ART AS A MEANS TO AN END BY EARNEST ELMO CALKINS 111 45 In spite of fact finding, statistics and hard- headed arguments beauty is becoming in creasingly important in the advertising and sale of goods. It may not last. It may be only a phase in the development of our facility in making an art as well as a science of production and distribution. But there is no doubt that it originated in the advertis ing. From advertising to package was but a step, and next the goods themselves began to undergo a transformation. Thus we had beauty or at least artistic treatment in the announcement, the goods and the container. Almost every household article, even the most humble and practical, has been rede signed and newly colored by some manufac turers and received increased acclaim there by. Even hatchets have red handles. The telephone company, realizing that people prefer the French telephone to the old Ameri can type, has decided to offer its customers a design of its own in that spirit and has opened a competition to a few selected artists to determine if it is possible to produce a design that is even more decorative as well as even more practical. And this is but an instance of what is occupying the minds of many producers of standard articles. Last spring a new man's hat shop opened its doors, which typifies in itself the new spirit in regard to interiors where goods are sold. The shop is one large room, panelled in oak to the ceiling, the floor strewn with rich oriental rugs, a great fireplace with carved oak over-mantel facing the door, in which smoulders with convincing realism an electric back-log. Deep comfortable chairs are scattered about with shaded reading lights, and low tables bearing cigarettes, matches and ash-trays. The atmosphere is that of a smart modern men's club. No hats are in sight. The customer seats himself in MARTEX TOWEL DESIGNED BY EDWARD A. WILSON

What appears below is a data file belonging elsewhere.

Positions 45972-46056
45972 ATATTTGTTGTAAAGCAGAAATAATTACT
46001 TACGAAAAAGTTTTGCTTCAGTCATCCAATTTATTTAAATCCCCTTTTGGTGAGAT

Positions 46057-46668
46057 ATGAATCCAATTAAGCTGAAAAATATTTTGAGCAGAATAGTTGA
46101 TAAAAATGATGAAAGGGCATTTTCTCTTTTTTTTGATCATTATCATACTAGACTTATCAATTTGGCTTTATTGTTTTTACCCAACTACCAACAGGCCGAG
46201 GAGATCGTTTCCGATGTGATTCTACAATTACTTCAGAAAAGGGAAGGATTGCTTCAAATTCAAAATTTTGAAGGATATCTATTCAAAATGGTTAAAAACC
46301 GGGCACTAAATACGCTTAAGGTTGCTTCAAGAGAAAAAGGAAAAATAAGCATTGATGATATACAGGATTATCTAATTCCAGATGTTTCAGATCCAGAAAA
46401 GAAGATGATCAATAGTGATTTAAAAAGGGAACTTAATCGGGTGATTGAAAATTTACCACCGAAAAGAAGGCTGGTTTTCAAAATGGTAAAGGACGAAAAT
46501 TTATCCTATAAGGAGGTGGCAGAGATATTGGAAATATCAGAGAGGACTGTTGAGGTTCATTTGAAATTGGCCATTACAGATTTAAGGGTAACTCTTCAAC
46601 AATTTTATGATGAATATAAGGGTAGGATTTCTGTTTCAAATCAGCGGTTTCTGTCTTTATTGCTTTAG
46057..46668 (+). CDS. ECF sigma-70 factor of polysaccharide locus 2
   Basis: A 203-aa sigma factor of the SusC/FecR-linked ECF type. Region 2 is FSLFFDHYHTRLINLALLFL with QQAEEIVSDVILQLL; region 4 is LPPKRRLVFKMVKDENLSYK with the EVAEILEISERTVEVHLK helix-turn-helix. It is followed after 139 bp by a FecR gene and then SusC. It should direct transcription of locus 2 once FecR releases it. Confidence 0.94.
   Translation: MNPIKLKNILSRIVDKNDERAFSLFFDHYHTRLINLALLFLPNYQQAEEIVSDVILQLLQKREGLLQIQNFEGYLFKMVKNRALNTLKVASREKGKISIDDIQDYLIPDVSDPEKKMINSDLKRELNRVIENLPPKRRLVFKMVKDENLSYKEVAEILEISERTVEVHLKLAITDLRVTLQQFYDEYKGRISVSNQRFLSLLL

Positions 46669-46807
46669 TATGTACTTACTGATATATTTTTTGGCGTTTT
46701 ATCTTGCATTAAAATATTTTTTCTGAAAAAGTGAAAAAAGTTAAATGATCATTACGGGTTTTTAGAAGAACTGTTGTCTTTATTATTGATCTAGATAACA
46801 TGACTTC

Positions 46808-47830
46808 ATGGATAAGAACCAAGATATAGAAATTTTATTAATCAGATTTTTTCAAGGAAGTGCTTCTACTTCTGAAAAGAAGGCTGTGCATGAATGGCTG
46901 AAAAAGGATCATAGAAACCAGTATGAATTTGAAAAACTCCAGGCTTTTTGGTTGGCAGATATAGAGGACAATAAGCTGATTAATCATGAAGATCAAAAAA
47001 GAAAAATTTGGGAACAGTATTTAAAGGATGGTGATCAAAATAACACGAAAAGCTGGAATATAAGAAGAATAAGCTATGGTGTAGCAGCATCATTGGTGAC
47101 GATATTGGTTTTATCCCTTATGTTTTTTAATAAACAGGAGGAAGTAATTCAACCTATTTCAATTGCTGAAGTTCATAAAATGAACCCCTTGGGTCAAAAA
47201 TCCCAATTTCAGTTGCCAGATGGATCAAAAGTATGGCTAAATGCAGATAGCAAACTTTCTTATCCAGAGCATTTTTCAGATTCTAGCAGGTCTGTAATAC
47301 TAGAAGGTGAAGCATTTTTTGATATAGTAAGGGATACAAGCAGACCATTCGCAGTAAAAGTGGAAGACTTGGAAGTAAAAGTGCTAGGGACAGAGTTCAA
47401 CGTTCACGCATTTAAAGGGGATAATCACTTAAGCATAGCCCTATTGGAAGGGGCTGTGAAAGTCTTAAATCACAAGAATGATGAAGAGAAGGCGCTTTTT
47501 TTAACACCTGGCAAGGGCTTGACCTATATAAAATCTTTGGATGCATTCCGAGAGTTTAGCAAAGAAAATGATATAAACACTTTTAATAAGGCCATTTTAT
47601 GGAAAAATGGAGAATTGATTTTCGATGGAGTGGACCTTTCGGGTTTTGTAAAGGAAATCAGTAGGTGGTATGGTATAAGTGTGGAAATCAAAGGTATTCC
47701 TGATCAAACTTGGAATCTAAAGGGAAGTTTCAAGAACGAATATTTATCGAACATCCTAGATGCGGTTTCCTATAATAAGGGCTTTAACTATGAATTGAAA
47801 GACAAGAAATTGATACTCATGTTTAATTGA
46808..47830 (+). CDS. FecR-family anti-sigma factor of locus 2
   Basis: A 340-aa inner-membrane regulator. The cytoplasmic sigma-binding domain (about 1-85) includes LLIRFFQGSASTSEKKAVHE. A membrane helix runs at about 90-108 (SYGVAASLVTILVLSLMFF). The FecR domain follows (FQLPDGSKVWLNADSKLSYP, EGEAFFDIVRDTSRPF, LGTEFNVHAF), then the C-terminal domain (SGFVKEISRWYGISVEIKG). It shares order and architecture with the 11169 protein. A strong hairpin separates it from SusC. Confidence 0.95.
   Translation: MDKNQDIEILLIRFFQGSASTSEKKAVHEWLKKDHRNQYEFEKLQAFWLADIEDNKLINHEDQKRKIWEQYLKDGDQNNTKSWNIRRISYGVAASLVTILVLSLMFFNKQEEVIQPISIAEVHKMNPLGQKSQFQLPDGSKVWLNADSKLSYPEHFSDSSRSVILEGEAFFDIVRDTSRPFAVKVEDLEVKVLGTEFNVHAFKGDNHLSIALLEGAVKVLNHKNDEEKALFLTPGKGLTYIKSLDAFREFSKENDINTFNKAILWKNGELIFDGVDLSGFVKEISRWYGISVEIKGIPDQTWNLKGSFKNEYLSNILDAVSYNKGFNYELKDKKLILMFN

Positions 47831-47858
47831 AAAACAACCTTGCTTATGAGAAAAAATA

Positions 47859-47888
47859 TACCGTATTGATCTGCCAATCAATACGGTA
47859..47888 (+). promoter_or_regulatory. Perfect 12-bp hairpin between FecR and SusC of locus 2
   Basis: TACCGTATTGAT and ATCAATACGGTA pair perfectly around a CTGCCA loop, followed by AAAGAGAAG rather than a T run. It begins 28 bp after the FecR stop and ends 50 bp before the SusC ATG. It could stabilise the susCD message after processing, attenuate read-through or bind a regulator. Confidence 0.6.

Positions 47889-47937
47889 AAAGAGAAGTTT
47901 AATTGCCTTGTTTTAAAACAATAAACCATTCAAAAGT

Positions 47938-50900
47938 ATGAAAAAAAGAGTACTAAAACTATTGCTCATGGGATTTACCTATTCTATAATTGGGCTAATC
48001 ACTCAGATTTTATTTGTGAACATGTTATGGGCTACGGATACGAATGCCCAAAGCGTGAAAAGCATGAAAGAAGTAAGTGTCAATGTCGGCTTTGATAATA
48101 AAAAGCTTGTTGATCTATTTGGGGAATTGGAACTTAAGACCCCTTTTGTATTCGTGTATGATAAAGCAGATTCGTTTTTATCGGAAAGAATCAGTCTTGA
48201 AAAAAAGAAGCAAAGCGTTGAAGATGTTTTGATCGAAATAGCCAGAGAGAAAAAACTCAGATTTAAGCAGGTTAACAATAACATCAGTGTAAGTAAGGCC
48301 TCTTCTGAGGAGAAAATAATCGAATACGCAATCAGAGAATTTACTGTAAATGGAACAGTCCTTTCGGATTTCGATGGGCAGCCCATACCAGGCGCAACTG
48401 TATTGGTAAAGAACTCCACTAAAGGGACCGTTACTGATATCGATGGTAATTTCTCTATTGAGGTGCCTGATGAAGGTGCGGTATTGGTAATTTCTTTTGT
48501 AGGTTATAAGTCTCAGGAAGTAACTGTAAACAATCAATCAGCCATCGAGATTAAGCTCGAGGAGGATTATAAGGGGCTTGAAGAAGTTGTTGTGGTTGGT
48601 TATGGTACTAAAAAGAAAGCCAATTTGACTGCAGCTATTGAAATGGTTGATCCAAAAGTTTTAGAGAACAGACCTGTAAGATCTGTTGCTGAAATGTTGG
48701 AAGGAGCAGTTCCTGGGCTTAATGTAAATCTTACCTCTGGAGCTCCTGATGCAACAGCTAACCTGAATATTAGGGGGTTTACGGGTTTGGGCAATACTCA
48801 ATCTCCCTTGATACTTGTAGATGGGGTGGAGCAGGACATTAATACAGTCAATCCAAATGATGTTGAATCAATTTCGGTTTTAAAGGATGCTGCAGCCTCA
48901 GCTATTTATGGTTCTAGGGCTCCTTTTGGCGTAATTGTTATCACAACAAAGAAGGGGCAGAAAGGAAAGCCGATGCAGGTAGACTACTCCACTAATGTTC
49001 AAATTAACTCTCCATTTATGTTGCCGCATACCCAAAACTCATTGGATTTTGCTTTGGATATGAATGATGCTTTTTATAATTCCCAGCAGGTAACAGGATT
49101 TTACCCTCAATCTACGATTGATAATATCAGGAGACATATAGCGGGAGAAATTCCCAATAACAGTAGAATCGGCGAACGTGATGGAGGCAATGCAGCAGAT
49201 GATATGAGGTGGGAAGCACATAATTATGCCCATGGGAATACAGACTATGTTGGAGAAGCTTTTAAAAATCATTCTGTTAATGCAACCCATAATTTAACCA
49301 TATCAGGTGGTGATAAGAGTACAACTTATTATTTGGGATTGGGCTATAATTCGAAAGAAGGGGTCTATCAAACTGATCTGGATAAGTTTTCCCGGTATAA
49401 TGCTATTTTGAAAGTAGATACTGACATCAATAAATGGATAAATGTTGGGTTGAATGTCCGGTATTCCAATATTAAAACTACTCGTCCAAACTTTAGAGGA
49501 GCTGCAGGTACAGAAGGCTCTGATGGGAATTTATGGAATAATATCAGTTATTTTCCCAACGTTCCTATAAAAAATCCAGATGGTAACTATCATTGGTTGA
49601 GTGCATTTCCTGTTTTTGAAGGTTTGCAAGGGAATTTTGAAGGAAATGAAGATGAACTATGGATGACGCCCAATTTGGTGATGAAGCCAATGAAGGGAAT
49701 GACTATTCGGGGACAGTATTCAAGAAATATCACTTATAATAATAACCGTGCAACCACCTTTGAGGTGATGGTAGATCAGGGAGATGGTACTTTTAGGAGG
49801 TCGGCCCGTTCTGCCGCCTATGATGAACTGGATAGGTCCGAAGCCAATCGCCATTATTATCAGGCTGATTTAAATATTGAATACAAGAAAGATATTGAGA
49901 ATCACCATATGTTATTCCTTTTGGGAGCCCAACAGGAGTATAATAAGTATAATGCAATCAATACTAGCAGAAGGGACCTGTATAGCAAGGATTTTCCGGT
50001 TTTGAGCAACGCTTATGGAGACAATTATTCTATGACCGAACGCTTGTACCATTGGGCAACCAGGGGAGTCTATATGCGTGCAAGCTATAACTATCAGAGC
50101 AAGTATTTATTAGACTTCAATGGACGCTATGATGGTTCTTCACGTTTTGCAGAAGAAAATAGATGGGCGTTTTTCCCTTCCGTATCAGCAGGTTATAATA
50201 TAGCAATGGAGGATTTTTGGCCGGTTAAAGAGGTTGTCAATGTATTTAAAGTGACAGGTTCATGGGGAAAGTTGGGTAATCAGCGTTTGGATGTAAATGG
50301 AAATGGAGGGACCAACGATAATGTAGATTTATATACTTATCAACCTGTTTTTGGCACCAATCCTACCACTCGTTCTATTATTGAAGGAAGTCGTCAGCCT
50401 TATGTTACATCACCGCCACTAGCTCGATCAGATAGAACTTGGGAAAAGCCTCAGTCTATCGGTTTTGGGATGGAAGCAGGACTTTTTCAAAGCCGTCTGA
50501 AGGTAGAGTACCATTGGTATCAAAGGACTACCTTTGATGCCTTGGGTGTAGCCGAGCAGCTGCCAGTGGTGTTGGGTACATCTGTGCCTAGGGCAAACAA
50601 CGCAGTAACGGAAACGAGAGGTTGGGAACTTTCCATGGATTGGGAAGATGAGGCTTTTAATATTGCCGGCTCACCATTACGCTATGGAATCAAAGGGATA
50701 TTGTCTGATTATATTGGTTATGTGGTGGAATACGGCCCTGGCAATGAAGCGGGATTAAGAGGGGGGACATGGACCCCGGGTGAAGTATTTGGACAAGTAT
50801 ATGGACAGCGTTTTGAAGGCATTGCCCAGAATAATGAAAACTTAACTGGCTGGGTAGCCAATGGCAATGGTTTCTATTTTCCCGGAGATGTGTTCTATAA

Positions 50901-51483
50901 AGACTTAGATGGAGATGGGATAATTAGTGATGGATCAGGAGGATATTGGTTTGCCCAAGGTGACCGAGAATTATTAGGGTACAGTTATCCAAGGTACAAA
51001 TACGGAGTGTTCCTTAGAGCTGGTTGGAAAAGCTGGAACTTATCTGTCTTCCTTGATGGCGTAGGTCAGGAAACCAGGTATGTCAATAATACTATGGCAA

Advertising Arts en | 1930 | | page 67